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Freshly lost suitcases said thrown out amid airport chaos, as hundreds more pile up

Transportation Minister Michaeli instructs airport managers to probe alleged looting after TV news reports luggage tossed in compactor as staff rummaged for valuables

Abandoned suitcases at Ben Gurion Airport, July 2022 (Courtesy)
Abandoned suitcases at Ben Gurion Airport, July 2022 (Courtesy)

With hundreds of lost suitcases piling up amid recent travel snafus at Ben Gurion Airport, some luggage that became separated from travelers flying abroad has been thrown into the garbage, Channel 12 news reported Sunday.

Some members of the airport staff were said to have first rummaged through the contents of the bags that were tossed, looking for valuables.

The station published video and images provided by an unnamed eyewitness who said he encountered the activity and recorded it. In the video, suitcases were being loaded into a trash compactor while personal effects were strewn on the ground nearby.

Items spilled from the cases included clothes, car keys, books and even prayer books, the images showed.

Transportation Minister Merav Michaeli said in response to the report that the apparent disposal of lost suitcases is “a very serious incident that cannot be allowed to happen.”

Michaeli tweeted Sunday that she had instructed airport managers to probe the incident.

A shortage of handling staff in the wake of layoffs brought on by the travel restrictions instituted because of the coronavirus pandemic has created havoc at airports around the world, including at Ben Gurion Airport, Israel’s main international terminus.

Travelers have been separated from their suitcases on the way out, or forced to wait hours to pick up their luggage after arriving back in the country. Some give up and simply go home empty-handed, then return another day to search for their belongings or file insurance claims.

However, those who do try to locate their baggage are faced with the challenge of sifting through hundreds of suitcases that have accumulated in storage rooms and airport halls.

Posts on social media by individuals who were allowed in to search for their suitcases indicate that many bags have their owners’ identification and contact details clearly marked, but that no effort is currently being made to reach them.

The witness who spoke to Channel 12 said the suitcases he photographed belonged to passengers who had only days earlier flown out of the country and were still waiting to be reunited with their lost bags.

The witness claimed that airport workers were throwing out the suitcases but keeping any valuables they found for themselves.

“I saw them destroying the suitcases in a compactor and stealing clothes, perfumes, and all kinds of other valuables,” the witness said. “They placed them to one side.”

According to the witness, “no one in Ben Gurion bothered to photograph the suitcases to try to find their owners and in some of them there were personal items. The workers raided them in broad daylight and stole the items.”

An airport source told the network: “If this is accurate it is very serious. This is being done against procedures and it must not be ignored.”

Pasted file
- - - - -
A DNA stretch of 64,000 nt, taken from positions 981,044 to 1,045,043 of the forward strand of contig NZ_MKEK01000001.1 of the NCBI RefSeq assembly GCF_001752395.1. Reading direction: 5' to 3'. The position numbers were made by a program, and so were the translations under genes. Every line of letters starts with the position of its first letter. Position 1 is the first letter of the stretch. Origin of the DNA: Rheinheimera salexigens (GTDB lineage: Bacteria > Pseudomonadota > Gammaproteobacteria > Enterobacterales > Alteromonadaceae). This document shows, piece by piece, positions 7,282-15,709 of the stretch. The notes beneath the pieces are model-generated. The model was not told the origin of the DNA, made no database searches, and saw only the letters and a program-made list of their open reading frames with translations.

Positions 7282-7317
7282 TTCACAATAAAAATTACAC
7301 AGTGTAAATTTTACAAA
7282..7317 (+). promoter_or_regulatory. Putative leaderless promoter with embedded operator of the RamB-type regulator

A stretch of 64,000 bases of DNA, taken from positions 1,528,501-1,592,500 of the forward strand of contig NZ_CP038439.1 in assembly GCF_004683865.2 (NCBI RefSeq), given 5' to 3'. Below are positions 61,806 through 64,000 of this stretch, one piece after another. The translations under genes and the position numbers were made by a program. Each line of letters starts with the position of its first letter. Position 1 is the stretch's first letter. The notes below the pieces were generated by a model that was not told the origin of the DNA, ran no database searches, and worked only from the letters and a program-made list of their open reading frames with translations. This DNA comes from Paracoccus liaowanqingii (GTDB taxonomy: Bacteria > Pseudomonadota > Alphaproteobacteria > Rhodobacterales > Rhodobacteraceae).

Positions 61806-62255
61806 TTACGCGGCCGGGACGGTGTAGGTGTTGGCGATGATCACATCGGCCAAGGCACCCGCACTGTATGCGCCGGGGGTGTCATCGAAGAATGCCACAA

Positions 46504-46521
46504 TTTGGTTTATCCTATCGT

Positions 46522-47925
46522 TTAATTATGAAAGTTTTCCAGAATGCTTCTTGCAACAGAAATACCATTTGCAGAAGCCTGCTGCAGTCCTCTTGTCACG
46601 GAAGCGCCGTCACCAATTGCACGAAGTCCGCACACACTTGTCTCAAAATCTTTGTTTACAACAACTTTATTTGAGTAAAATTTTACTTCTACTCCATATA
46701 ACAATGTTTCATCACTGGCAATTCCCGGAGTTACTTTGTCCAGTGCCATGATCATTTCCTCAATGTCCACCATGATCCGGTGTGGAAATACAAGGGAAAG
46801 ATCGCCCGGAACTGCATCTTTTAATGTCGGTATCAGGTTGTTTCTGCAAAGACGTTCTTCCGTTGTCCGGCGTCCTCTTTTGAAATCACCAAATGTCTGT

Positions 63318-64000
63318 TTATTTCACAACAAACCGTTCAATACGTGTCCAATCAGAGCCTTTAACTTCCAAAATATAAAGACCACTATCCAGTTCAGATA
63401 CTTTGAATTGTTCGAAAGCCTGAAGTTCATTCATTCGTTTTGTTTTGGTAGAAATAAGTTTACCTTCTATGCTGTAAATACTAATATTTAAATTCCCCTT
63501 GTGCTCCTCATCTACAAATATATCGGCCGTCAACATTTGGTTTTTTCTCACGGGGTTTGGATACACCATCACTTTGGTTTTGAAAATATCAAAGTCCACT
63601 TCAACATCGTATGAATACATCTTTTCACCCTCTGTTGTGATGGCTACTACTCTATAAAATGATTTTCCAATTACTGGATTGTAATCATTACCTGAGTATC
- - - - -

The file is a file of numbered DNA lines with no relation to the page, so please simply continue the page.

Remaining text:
The source added that any theft required police investigation.

Lost luggage is supposed to be put into a storeroom and efforts must be made to find the owner, the source explained.

Elad Hallel flew to Rhodes last week but his suitcase didn’t arrive, he told the Ynet news site. When he inquired, the airline told him his bag was still in Israel and that he would be able to pick it up when he returned.

When he arrived back at Ben Gurion he found a “crazy” long line of other passengers waiting at the lost luggage desk.

“They escorted us to a hall with hundreds of suitcases,” he said. “We searched but didn’t find anything.”

Hallel returned the next day and, with the help of staff who also searched in other areas, he finally found his suitcase.

“I was jumping with joy,” he said.

Some members of the public have tried to take matters into their own hands.

Facebook user Leon Morris described last week trying to find a lost suitcase on behalf of a friend and searching through hundreds of items. He posted photos of luggage labels with their owners’ names clearly visible on tags in the hope that it might help reunite baggage with its rightful owners.

There is now a Facebook group, “Lost Luggage of Ben Gurion Airport (Israel),” which already has over 1,800 members.

Last month, Ben Gurion Airport director Shmuel Zakai apologized for the lengthy delays in processing passengers who were leaving the country. Travelers have sometimes been advised to arrive four hours ahead of their flights instead of the three hours usually recommended.

The unusual situation is the result of increased international flights combined with a shortage of workers, as many airport employees still haven’t returned to work following the pandemic.

Zakai explained to Channel 12 that he was allowing the delays because he didn’t want to cancel flights as that could lead to higher prices. He said that efforts were being made to recruit new employees and also retrain existing workers so that they can help with security screening.

Zakai announced his resignation earlier this month.

Scenes of chaos and long lines at the airport have become more frequent since March, when Israel eased most COVID-related travel restrictions. The situation became worse during the Jewish holiday of Passover, which saw an estimated 75,000 passengers go through the airport in a single day.

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